Hi Joe and welcome to the list. Bless you for being the type of person
to take in animals in need. My condolences on losing Zoro and Stitch.
Everyone in this group understands the bonds of interspecies love and we
know how much it hurts. You must be reeling from Chewie's pos test
result. Did you bring Chewie home while Zoro was still with you?
There's no way to know who transmitted the disease to whom, I was just
wondering. The good news is that Chewie is 3.5 yrs. Kittens who
present symptoms of the disease usually do so before their 3rd birthday,
so it's fabulous that Chewie is so healthy. There are so many false pos
using the in-house ELISA test that there is always the hope that they
aren't really pos at all. Given your history, it seems less likely in
your case though. It could be that Chewie is a carrier and will never
develop symptoms, it could be that she is in the process of fighting off
the disease and will later test neg.
You will learn all sorts of things to do to help Chewie stay healthy, a
quality diet, supplements and a stress free environment make a huge
difference in their longevity. You are wise to consider the stress of
adopting another cat, but it is possible to acclimate a new arrival in
ways that lessen that stress.
I'm sure you will be hearing from our list members with lots of good
suggestions very soon. In the meantime, you might want to visit our
archives and do searches on our past discussions. You'll be surprised
at how our experiences differ from much of the veterinary community's
stance and the common misconceptions of the general public. Please let
us hear from you often, ask as many questions as you like. This is a
very informative and supportive group, we're all in this together.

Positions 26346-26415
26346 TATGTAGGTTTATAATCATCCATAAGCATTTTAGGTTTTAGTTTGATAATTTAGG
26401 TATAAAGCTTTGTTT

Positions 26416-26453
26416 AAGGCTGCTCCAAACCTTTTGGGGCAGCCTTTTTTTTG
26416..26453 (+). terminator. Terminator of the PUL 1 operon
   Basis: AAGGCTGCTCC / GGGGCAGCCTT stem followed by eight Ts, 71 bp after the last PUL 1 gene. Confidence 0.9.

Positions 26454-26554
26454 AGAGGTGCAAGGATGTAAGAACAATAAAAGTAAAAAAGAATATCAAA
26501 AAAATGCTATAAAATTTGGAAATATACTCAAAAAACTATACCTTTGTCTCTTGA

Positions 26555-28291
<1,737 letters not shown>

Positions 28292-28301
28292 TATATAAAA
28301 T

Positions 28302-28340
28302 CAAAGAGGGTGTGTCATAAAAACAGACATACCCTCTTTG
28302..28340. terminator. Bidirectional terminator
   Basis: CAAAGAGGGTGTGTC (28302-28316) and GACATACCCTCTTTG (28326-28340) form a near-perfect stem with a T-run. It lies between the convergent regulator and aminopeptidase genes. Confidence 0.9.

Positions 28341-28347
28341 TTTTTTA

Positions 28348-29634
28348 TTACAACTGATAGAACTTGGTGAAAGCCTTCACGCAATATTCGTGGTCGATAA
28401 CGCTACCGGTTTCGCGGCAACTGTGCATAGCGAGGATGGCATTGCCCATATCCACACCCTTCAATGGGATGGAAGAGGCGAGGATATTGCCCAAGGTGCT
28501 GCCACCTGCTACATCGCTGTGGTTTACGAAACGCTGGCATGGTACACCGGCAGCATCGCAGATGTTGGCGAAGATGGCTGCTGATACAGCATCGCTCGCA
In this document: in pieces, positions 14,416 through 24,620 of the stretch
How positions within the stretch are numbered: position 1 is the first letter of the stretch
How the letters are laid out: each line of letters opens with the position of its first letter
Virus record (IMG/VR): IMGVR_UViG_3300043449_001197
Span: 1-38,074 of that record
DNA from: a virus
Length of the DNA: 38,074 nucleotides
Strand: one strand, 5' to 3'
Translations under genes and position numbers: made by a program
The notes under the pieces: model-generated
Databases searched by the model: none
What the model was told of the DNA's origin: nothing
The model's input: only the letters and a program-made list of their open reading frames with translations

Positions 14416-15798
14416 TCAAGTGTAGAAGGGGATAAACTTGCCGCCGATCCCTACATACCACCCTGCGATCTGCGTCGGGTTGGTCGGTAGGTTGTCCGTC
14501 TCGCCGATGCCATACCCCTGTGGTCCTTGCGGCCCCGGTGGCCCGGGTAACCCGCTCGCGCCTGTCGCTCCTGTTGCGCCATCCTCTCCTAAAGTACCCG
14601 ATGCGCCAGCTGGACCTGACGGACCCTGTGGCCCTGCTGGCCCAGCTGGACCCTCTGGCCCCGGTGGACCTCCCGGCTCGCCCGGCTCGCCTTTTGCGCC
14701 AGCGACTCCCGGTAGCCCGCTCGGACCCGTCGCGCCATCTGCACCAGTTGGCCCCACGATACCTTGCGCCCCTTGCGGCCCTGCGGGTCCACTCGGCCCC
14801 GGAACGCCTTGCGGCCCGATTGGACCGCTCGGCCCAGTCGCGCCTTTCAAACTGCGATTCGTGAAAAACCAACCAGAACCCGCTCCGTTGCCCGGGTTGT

Joe Reil wrote:
This is my first post to this list, thought I'd do a
bit of intro.
We had three cats in our family. The older two were
both "castaways" that were adopted as adults. Zoro was
the oldest and I adopted him from a co-worker when I
lived by myself. He died several years ago.
The remaining two were Stitch and Chewie. Chewie was
the next oldest. She had a really hard start to life,
she was originally found, as a stray by some friends
of ours. She was probably two or three at the time and
she had evidence of being abused - she had some
suspicious scars on her underside.
She lived with them for a while, very shy/nervous and
eventually came out of her shell. A couple years
later, they had to move, and couldn't take her with
them so we took her in. We had her for several years
as well and while we don't know her exact age, best
estimate put her at 8-10 years old when she died last
She had a loss of appetite and started losing weight.
She had two trips to the Vet - after the first visit
she took a serious turn for the worse so we had her
back at the vet only a few days later. A blood test on
the second visit revealed that she had FelV. So,
considering she was very sick and was suffering from a
pretty serious disease we opted to put her to sleep
I didn't know much about FelV then (and I'm still
learning about it), but information from both our Vet
and online resources I found indicated that it was
contagious so we decided to have our third (and
youngest) cat tested for it. Stitch is the only one we
got as a Kitten and she's about 3.5 years old.
I brought her to the vet this weekend and she tested
positive for FelV. :(
I do intend to learn as much as I can about the
disease so we can keep her with us as long as
possible. I know that it will eventually catch up to
her and our main thing will be to put that off as long
as possible. She's still young and healthy so
hopefully that'll be a long time still. :)
We had been planning to get a second cat, but we've
put that plan on hold now. I know it is possible to
inoculate against FelV, but given that the vaccine
takes a while to take effect, we'd either have to
quarantine the new cat until the vaccine took effect
or find it someplace else to live for a month or so,
and on top of all that I don't think we want to put
Stitch through the stress of another housemate at the
moment (she doesn't react well to strangers).